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From a distance, the Kinze planter looked no different from any others as it chattered across a field Feb. 21 in Moody, Texas. But "under the hood," this Kinze planter had two seed meters for each row and was placing two hybrids in different areas of the field, depending on what a predetermined digital map dictated.
Welcome to the world of concept multi-hybrid planters. This one, which was on its inaugural public run, was the result of a collaboration of Beck's Hybrid's, Kinze Manufacturing and Raven Industries.
The stars seem to be aligning for multi-hybrid planting technology, which promises a bump in yields along with a reduction in seed costs. Electric drives, improved yield maps and specialized hybrids and varieties have made the concept possible.
Both Kinze and Precision Planting announced at the winter farm shows that they have been working on planting systems that can plant two hybrids in the same field pass, putting Hybrid A in one area and Hybrid B in another. The idea would be to use a racehorse variety in the high-producing areas of a field and another -- less expensive -- hybrid in areas with less yield potential. Yield history and agronomic data could help select hybrids that would actually do better in low-yielding areas.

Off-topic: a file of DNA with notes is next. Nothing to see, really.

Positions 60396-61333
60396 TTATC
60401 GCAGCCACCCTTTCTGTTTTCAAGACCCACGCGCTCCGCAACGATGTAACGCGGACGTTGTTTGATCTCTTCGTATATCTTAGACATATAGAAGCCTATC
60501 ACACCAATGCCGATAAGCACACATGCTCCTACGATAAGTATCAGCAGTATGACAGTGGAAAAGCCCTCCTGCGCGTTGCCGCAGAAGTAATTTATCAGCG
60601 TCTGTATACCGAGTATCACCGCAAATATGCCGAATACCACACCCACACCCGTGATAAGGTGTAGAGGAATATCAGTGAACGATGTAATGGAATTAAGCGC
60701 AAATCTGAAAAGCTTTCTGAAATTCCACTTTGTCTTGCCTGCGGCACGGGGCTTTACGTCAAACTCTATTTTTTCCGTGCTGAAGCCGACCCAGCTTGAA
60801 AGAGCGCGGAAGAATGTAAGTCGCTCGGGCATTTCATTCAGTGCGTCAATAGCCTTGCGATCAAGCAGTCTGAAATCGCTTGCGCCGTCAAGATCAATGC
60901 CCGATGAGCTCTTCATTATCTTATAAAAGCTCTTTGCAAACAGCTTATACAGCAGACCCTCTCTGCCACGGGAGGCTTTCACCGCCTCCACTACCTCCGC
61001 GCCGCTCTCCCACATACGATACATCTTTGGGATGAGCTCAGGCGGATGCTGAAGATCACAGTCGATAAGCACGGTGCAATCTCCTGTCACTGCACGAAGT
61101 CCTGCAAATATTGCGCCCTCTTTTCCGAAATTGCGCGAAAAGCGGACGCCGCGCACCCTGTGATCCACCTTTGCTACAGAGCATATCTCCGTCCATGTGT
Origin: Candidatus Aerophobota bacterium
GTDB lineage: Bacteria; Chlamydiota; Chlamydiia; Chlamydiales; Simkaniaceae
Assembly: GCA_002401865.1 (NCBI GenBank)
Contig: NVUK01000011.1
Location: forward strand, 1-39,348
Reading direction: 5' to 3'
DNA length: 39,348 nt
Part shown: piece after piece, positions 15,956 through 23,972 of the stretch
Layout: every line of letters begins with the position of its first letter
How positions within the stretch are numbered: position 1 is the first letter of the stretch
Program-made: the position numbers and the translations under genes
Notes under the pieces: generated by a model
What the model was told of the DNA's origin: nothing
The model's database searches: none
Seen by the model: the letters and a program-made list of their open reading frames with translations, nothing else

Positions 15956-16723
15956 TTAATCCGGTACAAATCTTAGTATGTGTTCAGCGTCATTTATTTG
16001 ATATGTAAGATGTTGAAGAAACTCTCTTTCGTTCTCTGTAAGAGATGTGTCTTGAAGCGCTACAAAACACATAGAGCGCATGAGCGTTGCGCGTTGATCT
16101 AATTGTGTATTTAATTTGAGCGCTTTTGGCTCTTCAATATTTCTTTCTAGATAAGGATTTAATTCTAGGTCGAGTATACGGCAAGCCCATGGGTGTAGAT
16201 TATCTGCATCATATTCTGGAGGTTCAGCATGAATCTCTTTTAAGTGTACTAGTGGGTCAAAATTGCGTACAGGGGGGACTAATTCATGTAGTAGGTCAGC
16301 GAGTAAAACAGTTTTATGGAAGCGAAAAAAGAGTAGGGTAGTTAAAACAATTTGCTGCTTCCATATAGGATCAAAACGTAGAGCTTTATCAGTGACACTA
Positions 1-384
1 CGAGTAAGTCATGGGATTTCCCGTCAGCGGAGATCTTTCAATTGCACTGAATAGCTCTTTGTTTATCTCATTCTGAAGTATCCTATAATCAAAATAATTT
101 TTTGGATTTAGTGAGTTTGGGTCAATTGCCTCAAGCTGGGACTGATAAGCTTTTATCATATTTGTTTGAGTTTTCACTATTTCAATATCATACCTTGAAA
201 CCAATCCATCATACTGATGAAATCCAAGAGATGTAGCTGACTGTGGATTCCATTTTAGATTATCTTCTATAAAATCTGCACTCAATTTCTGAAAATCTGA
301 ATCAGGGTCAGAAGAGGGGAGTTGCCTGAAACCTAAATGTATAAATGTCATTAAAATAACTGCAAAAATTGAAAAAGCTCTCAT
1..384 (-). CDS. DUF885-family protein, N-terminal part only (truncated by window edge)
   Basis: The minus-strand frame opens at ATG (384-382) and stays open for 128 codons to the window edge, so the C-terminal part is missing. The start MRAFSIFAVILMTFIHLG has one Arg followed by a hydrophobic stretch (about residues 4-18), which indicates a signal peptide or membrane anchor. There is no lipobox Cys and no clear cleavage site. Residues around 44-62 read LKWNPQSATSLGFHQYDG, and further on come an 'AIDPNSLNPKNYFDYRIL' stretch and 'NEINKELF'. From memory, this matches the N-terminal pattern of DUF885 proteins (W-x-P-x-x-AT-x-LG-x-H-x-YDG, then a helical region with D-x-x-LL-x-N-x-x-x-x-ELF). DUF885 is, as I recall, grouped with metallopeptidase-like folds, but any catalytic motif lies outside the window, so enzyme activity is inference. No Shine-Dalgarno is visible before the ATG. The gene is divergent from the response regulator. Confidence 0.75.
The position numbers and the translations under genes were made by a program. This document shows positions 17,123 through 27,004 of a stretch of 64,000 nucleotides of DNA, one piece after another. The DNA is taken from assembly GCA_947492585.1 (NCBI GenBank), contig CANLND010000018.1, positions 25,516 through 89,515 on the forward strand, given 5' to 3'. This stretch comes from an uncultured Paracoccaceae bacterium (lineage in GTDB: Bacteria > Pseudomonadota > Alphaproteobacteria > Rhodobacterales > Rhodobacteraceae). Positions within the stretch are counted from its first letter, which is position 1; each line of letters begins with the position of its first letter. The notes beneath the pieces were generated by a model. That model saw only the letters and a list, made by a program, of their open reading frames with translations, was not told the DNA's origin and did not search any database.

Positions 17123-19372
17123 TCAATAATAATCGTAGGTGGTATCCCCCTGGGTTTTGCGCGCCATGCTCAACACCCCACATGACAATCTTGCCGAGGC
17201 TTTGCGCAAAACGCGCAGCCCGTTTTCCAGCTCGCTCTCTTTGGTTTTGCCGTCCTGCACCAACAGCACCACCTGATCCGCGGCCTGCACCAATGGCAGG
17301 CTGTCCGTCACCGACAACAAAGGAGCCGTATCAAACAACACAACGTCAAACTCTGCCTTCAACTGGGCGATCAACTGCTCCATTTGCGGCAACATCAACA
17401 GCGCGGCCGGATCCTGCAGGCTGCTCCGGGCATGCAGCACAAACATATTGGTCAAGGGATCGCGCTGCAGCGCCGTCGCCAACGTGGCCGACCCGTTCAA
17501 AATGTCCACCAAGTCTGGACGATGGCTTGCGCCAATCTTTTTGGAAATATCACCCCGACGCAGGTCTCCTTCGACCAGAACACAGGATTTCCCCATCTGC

The planter systems would work for corn hybrids as well as soybean varieties.
"Until now, they [growers] had to kind of take an average and use a hybrid that worked kind of OK for most of that field," said Luc van Herle, global director of sales and service for Kinze. "By having a planter that plants two hybrids, you now don't have to choose one hybrid; you can choose two."
That can be especially advantageous to growers with lots of field variation.
The multi-hybrid concept can pay benefits even if a grower does not know why some areas of his field produce less. All he has to know is that planting an expensive hybrid in a weak area is not going to produce big yields or pay dividends. He could choose almost any less expensive hybrid for those areas and come out ahead. But if he does isolate factors causing low yield and finds a hybrid that produces well in those conditions, he gets a double bonus.
Seed companies have long tweaked their products to make the most of problem conditions. By now their catalogues are so extensive they can match specific hybrids to many specific soil conditions and expect to improve yields.
For multiple hybrids to work best, "you have to have an in depth knowledge of genetics and where hybrids perform best," said Douglas Prairie, Raven product manager for applied technology.
His company started working on a multi-hybrid planter in 2012 when South Dakota State University Extension asked for help with a test plot project to investigate -- among other things -- multi-hybrid plantings. Prairie and other Raven engineers decided the concept had merit and dove in. By 2013, they had produced a concept multi-hybrid planter that they displayed at fall farm shows.
Raven during the same time period teamed with Kinze to provide software and support for a concept planter that will hit the fields this spring for testing. "It's just a dream to have it happen so fast. It's nice to see them [Kinze] being so aggressive with the hardware," Prairie said.
Beck's Hybrids provided research and the agronomic underpinnings for Raven's and Kinze's multi-hybrid work.